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Copy of Bernard's

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on 19 June 2014

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Transcript of Copy of Bernard's

Discrimination Model
in Counselor Supervision

Focus (Foci)

Teacher -> Task oriented
Consultant -> Attractive
Counselor -> Interpersonally Sensitive
Situation specific
Supervisor fits to supervisee's needs
Roles and Foci change both across and within sessions
9 Different ways to respond
3 Roles x 3 Foci
Supervisee would like to teach relaxation techniques to client but is unsure of any to use.
Teacher - Intervention
Supervisor discusses relevant concerns of veterans with uncomfortable supervisee working with a veteran.
Consultant - Personalization
Bernard, J. M., & Goodyear, R. K. (2009). Fundamentals of Clinical Supervision (4th Ed.). Boston: Allyn & Bacon. ISBN 978-0-205-59178-7
Koltz, R. L. (2008). Integrating creativity into supervision using bernard's discrimination model. Journal of Creativity in Mental Health, 3(4), 416-427. doi: 10.1080/15401380802530054
Rubel, D., & Atieno Okech, J. E. (2006). The supervision of group work model: adapting the discrimination model for supervision of group workers. The Journal for Specialists in Group Work, 31(2), 113-134. doi: 10.1080/01933920500493597
Smith, K. L. (2009). A brief summary of supervision models.
How might a supervisor respond?
What is my supervisee's ability??
How do I respond?
Personal preference, comfort, habit, etc.
Activity Idea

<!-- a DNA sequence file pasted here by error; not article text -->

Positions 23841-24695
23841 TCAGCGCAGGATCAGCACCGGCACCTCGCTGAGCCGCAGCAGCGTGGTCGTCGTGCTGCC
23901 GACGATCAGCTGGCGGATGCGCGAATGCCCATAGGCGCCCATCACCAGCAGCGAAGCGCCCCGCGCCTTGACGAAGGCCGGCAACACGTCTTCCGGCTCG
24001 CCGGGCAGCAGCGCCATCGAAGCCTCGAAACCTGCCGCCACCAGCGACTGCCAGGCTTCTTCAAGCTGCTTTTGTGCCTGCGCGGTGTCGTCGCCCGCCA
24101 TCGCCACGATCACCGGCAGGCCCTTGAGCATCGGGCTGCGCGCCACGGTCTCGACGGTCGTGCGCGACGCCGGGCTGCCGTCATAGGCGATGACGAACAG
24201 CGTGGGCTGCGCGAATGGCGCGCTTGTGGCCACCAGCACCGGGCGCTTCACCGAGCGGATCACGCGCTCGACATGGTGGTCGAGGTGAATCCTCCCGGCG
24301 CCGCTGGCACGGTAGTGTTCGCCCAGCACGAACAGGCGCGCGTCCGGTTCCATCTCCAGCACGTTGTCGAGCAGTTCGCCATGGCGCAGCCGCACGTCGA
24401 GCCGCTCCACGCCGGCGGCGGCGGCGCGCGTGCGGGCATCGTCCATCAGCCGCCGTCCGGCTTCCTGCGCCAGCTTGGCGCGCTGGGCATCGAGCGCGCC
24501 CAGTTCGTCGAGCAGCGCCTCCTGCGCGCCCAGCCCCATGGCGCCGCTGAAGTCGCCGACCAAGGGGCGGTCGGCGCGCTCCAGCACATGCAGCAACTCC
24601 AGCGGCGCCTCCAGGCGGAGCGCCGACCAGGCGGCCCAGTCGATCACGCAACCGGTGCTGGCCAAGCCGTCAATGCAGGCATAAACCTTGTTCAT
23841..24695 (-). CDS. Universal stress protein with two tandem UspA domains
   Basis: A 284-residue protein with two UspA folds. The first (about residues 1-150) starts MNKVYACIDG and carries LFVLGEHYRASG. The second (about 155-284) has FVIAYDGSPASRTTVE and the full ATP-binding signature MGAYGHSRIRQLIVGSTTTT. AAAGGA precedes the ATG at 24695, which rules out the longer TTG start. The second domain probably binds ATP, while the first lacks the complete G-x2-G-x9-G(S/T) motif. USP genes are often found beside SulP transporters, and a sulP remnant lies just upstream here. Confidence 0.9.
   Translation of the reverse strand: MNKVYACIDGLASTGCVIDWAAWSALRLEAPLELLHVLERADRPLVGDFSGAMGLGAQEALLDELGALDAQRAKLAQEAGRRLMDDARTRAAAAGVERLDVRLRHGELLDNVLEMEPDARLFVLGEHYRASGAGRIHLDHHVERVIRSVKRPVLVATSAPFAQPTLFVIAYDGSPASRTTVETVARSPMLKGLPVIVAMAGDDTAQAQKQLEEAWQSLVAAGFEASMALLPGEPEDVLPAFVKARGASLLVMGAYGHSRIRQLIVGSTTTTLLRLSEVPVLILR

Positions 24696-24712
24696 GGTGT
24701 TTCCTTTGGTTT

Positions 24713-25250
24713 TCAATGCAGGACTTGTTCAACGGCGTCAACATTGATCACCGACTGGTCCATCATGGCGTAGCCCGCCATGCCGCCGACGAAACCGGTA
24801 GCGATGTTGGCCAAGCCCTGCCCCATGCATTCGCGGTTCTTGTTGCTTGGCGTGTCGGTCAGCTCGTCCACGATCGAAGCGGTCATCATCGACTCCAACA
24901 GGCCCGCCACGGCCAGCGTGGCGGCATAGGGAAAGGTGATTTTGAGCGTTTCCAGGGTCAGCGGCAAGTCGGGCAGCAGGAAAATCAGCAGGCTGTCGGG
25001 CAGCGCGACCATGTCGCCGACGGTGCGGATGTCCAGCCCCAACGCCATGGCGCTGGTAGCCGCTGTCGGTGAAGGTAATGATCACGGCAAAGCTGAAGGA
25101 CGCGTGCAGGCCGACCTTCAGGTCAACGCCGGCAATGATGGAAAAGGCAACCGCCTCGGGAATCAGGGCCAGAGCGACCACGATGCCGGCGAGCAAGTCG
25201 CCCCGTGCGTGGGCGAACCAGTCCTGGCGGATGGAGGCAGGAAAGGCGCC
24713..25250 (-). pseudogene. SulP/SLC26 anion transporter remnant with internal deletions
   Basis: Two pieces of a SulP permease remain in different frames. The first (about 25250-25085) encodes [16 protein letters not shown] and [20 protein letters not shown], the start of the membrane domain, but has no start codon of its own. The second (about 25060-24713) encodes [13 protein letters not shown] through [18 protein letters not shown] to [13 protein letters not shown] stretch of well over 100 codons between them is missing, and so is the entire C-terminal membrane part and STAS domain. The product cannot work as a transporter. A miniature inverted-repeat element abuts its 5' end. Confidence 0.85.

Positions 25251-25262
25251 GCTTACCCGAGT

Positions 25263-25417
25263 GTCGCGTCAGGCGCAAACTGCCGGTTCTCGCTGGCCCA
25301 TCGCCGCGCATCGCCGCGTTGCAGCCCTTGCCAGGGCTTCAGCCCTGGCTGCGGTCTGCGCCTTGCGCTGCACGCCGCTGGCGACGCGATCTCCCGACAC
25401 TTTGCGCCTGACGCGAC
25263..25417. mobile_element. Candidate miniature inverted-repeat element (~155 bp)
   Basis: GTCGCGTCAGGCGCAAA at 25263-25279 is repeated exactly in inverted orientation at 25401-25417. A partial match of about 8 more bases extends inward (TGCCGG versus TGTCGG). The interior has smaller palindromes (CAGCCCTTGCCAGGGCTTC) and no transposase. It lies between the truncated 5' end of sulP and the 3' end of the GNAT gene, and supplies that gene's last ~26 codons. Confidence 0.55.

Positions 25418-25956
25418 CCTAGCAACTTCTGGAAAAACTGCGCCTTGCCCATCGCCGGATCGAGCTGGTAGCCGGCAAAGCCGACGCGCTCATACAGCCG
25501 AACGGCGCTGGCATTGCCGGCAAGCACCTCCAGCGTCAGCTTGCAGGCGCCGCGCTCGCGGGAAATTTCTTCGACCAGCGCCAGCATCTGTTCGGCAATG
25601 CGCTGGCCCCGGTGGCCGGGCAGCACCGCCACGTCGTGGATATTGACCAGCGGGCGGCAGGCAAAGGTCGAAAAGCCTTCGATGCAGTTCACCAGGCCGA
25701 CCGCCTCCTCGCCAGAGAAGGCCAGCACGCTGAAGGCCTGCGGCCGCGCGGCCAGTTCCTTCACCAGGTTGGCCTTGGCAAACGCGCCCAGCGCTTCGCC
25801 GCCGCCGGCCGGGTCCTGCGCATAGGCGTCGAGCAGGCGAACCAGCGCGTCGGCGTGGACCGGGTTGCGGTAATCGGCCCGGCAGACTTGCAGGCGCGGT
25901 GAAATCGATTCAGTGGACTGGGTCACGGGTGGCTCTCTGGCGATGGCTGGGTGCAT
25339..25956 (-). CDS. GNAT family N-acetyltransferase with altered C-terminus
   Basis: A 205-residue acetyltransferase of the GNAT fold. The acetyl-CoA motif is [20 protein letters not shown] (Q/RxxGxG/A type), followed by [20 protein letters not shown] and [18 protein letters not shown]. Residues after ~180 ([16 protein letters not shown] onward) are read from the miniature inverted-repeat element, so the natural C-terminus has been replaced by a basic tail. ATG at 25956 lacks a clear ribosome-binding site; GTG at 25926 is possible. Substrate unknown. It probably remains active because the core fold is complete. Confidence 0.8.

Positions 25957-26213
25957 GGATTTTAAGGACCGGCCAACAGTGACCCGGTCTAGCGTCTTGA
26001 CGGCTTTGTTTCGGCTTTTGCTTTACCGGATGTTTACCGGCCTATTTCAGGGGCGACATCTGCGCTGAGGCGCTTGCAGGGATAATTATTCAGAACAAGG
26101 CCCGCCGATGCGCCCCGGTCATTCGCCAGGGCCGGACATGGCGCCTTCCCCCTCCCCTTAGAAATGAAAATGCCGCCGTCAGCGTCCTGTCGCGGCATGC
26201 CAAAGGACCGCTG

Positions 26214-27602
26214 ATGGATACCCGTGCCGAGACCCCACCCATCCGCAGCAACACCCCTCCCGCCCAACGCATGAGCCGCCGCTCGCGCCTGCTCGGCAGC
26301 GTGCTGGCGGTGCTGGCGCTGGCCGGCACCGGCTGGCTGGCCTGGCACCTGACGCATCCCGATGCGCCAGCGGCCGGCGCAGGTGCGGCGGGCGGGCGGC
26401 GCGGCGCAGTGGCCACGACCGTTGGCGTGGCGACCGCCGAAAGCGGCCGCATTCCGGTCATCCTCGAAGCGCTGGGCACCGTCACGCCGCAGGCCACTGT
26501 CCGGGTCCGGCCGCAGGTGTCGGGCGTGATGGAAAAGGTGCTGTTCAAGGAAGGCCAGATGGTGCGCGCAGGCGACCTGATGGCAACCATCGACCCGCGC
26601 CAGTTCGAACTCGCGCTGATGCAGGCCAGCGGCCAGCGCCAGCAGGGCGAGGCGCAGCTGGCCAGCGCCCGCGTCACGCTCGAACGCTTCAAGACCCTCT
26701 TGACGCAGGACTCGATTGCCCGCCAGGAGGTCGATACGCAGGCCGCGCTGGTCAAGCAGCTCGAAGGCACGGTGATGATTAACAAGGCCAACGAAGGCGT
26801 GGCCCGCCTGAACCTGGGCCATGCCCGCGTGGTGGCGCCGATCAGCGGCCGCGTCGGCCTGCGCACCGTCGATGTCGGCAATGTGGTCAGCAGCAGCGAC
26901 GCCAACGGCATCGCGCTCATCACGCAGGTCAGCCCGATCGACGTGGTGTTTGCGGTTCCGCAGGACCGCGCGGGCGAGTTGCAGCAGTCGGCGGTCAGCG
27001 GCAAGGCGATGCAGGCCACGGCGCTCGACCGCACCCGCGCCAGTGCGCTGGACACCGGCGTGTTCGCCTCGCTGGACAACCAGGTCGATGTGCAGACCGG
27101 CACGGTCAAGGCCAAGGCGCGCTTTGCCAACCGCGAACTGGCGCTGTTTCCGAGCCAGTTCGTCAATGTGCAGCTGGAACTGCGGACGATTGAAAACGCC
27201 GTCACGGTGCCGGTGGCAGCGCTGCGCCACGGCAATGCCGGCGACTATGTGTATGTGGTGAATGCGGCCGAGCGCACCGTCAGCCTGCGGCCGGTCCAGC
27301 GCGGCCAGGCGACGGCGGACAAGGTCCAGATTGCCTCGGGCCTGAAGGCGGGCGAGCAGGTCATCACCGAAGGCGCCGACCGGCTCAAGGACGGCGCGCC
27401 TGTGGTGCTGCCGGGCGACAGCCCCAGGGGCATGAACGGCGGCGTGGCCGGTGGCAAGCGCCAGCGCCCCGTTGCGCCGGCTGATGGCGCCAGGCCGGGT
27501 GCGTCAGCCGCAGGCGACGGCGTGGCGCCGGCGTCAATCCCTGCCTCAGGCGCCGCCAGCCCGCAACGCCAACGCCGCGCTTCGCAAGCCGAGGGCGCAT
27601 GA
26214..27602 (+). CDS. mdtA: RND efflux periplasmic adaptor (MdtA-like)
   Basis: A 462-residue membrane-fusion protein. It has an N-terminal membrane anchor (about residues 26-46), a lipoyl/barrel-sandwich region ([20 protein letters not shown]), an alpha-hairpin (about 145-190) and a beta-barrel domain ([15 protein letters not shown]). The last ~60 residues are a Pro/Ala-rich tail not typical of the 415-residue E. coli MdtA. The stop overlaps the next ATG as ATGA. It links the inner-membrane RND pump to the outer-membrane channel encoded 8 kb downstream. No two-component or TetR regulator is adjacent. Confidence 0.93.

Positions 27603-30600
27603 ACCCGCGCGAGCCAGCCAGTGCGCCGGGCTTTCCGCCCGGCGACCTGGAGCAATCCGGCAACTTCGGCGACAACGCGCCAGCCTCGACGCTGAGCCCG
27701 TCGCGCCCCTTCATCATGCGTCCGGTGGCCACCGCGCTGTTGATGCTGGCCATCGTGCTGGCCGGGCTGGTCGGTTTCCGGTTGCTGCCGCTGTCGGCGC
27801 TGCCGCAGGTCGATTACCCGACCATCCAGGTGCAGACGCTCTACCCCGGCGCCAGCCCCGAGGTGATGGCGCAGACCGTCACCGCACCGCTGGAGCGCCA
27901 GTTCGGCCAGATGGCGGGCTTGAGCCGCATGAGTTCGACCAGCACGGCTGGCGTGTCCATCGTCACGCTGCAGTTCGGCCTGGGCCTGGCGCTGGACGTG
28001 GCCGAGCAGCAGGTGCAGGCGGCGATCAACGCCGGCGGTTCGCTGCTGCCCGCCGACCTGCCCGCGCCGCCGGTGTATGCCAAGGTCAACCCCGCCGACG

(Koltz, 2008)
3 pieces of paper and draw a person on each one. Each person represents a client the supervisee sees who the supervisee is:
having difficulty with
able to demonstrate skills while working with
building relationship based on feeling reflections
Questions may include:
What themes and patterns connect these clients?
What differences are there?
What is the supervisee doing with one client that may be helpful with another?
Activity Idea
(Koltz, 2008)
Have the supervisee use play dough to sculpt a client whom they are struggling to identify themes and patterns. Also have supervisee sculpt themself.
Use open questions to help the supervisee reflect on situations outside of the "facts". They can use the sculpted people to act out typical session experiences and gain impressions.
Activity Idea
(Koltz, 2008)
Have your supervisee write a letter to a client, themself, or someone from their past, present, or future as a more experienced self.
Reflect on what has been written to the supervisee, frequently.
Ask questions about debate, change, or self reflection.
Have the supervisee underline important parts (words, ideas, sentences), reflect and discuss.
Discuss reactions.
(Smith, 2009)
Bernard & Goodyear, 2009, P 103
How might group work impact this model?
(Rubel & Atieno Okech, 2006)
Full transcript